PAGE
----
This is the second part of my review of Turkish Airlines Boeing 777-300ER business class service.
In part 1 of my Turkish Airlines Boeing 777 business class review (click here), I looked at the rather underwhelming Turkish Airlines seat and cabin layout. In this article I want to look at the food.
You should remember that I only flew from London to Istanbul and the service may be different on a longer flight.
The bizarre in-flight Turkish Airlines chef
If you read my Etihad First Class reviews you will know that the airline has a First Class chef. There is a menu, but if you don’t like it he will make you something to order. There are a lot of different ingredients carried on board and he will pretty much knock up whatever you want based on those.
Turkish Airlines also advertises an on board chef. This is nothing like that. Here is a picture of a Turkish chef in action, although this is not the guy I had:
Turkish Airlines food is prepared and served in the same way as British Airways. In some ways it is worse, because they plate it in front of you.
What I mean is that the food is still in the silver foil and they tip the food out of the container onto the plate in front of you. Not great. I think even BA has stopped this now. Since last year, BA crew even unwrap and plate the sandwiches in Club World rather than drop a plastic packet in your lap as they used to …..
What does the chef actually do?
You have absolutely no flexibility in what you eat. You get what is on the menu.
The chef isn’t ‘cooking’ anything – Turkish is just reheating silver boxes of food like most other airlines
He isn’t even ‘arranging’ the food – it gets dumped out of the container onto a plate in front of you
I found it bizarre. I don’t have problems with any of the above points, just to be clear, but if you are going to serve your food like that then there is zero need to dress up a member of cabin crew in chefs whites.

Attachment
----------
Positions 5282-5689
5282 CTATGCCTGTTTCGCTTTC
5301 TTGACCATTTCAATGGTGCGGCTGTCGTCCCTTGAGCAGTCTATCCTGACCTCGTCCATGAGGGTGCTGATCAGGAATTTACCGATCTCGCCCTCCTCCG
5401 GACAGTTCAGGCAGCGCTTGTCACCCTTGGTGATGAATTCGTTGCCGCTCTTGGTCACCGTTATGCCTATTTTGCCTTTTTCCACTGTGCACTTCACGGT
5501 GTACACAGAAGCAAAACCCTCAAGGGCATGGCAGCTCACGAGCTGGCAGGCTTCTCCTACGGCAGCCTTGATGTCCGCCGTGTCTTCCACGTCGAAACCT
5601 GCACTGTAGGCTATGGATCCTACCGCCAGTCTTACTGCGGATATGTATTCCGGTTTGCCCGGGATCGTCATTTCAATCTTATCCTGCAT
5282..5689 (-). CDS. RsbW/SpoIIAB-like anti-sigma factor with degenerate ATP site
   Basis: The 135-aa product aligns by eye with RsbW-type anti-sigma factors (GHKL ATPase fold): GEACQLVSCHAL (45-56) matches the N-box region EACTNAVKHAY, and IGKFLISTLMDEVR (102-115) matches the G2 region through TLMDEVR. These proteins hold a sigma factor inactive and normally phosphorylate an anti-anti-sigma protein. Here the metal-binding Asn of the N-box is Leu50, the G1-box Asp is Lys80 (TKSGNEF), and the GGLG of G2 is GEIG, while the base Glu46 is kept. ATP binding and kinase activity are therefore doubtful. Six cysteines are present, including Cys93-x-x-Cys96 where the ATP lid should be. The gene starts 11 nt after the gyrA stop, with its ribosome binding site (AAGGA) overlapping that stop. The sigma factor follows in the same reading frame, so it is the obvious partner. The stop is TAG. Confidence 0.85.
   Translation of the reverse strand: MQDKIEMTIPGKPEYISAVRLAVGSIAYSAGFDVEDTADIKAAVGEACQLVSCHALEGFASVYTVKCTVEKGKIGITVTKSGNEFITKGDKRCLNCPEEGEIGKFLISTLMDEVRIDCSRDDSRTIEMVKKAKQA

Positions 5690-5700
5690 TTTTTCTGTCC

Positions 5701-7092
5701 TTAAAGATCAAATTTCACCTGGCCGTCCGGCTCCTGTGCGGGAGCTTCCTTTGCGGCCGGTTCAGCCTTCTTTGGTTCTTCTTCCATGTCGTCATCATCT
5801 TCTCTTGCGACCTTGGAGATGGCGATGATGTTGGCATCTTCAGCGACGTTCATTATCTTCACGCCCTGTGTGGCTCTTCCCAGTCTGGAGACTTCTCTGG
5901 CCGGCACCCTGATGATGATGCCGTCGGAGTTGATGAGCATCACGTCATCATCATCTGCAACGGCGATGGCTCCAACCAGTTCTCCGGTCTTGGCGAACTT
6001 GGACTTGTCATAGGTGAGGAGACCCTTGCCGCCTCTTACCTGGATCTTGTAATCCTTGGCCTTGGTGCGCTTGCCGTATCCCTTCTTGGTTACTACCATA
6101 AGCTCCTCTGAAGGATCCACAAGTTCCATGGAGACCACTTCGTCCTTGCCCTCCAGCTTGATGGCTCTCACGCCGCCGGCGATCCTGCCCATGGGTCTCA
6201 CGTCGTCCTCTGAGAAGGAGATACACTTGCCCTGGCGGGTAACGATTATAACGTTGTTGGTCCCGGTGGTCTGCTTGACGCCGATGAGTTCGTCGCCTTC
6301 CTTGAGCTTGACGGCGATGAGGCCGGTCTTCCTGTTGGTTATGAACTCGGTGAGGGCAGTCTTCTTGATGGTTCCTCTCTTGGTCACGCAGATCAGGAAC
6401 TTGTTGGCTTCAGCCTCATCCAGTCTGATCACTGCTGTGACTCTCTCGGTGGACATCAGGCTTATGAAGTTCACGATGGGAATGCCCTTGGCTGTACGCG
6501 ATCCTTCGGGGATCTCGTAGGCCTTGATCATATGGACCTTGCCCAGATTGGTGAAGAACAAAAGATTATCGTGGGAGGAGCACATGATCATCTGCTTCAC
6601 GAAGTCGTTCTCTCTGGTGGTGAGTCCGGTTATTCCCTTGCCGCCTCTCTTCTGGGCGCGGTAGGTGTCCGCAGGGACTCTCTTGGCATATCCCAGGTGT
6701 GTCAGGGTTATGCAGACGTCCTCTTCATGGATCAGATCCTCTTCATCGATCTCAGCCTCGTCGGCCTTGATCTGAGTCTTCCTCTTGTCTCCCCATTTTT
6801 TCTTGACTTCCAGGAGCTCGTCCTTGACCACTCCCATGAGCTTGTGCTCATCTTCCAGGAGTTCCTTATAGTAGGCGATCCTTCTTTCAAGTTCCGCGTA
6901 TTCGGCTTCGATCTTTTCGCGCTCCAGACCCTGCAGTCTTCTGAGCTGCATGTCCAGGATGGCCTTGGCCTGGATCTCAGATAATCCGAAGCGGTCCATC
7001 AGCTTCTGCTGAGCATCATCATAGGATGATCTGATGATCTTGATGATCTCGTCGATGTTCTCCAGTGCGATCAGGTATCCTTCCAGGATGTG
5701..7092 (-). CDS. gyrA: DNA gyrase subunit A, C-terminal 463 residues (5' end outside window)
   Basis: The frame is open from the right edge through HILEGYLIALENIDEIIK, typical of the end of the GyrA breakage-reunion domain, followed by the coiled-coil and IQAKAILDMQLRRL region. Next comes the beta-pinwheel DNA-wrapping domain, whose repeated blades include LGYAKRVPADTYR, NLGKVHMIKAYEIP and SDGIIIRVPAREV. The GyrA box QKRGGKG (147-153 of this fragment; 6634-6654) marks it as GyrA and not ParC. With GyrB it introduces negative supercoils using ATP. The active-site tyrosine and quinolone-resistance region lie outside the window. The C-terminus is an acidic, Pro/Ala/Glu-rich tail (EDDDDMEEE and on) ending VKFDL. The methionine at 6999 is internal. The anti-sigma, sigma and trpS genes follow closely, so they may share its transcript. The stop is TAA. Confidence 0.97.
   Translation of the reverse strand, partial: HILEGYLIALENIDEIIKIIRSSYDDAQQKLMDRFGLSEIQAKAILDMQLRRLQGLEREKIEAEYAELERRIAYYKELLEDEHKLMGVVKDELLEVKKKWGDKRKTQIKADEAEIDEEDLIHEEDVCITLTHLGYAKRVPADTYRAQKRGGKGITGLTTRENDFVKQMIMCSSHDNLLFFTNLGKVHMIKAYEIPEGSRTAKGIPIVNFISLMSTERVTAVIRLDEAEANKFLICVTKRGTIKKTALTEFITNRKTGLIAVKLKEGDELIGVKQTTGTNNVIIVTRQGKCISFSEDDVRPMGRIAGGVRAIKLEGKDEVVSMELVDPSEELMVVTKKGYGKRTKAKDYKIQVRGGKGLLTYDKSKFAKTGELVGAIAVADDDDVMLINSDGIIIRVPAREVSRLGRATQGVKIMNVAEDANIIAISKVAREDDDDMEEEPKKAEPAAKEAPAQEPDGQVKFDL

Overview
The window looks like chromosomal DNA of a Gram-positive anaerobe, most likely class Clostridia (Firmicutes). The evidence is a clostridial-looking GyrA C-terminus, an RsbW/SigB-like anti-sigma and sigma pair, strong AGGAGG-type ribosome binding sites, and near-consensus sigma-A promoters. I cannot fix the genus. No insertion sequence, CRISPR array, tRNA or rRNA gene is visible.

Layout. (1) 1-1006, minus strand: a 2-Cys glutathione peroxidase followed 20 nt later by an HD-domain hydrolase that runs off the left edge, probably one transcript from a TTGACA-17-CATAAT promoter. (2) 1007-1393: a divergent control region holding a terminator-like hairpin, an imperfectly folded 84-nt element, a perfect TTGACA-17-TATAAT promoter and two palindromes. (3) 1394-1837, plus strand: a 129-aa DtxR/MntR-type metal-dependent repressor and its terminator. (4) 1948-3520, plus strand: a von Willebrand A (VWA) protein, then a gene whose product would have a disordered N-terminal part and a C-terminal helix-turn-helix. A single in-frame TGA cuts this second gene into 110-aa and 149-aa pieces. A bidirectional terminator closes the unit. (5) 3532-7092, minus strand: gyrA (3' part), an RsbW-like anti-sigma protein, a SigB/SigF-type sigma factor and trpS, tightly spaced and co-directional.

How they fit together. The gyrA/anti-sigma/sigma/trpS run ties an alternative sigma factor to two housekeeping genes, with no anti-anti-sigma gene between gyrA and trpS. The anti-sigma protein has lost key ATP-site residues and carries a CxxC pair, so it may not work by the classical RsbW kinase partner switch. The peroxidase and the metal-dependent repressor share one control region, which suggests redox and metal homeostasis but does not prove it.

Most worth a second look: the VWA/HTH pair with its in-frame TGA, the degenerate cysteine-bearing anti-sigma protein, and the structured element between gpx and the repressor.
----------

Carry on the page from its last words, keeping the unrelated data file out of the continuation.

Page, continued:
The Turkish Airlines business class menu
The physical menu, it is worth mentioning, was a folded sheet of paper. Forget any idea of a nicely bound document such as you get on Etihad, Qatar, Emirates or British Airways.
Looking at an article in the in-flight magazine, Turkish Airlines aims to share a vision of Turkish cooking with the world. What this means, based on my two flights, is that you will struggle (at least for appetiser and dessert) if you are not happy with Turkish-inspired food.
This is what I had on the way to Istanbul:
Appetiser (you get all of these items on one plate):
Popourri of meze (smoked salmon in daikon and claudio sauce, stuffed sun dried red pepper, white cheese tabbouleh) with roasted eggplant salad
Selection of main courses:
Lamb shank with cannellini beans, tomato sauce, buttered rice
Chicken en papillotte, spring vegetables, wild thyme
Macaroni and cheese, cheddar sauce, tomato
Turkish style oven baked (served cold) rice pudding
What I had was OK. I took the chicken for the main course (see above) which tasted fine although, as it was wrapped in paper, it was a bit messy.
The cold rice pudding was quite good but – as I have a German wife – cold rice pudding is part of my life anyway.
The drinks list was on a par with BA. There was no separate wine list so I can’t compare the quality of what was available. The selection is certainly not premium, however.
As I said in Part 1 of my Turkish Airlines business class review, Turkish – on a long-haul aircraft – is a great choice if you need to fly from London to Istanbul in business class. I believe they have a long way to go to compete with the Middle East ‘big three’.
In the next part of this series, I will look at the Turkish Airlines lounge in Istanbul (click here to read). It has a reputation for being one of the largest business class lounges in the world, but does that mean it is any good?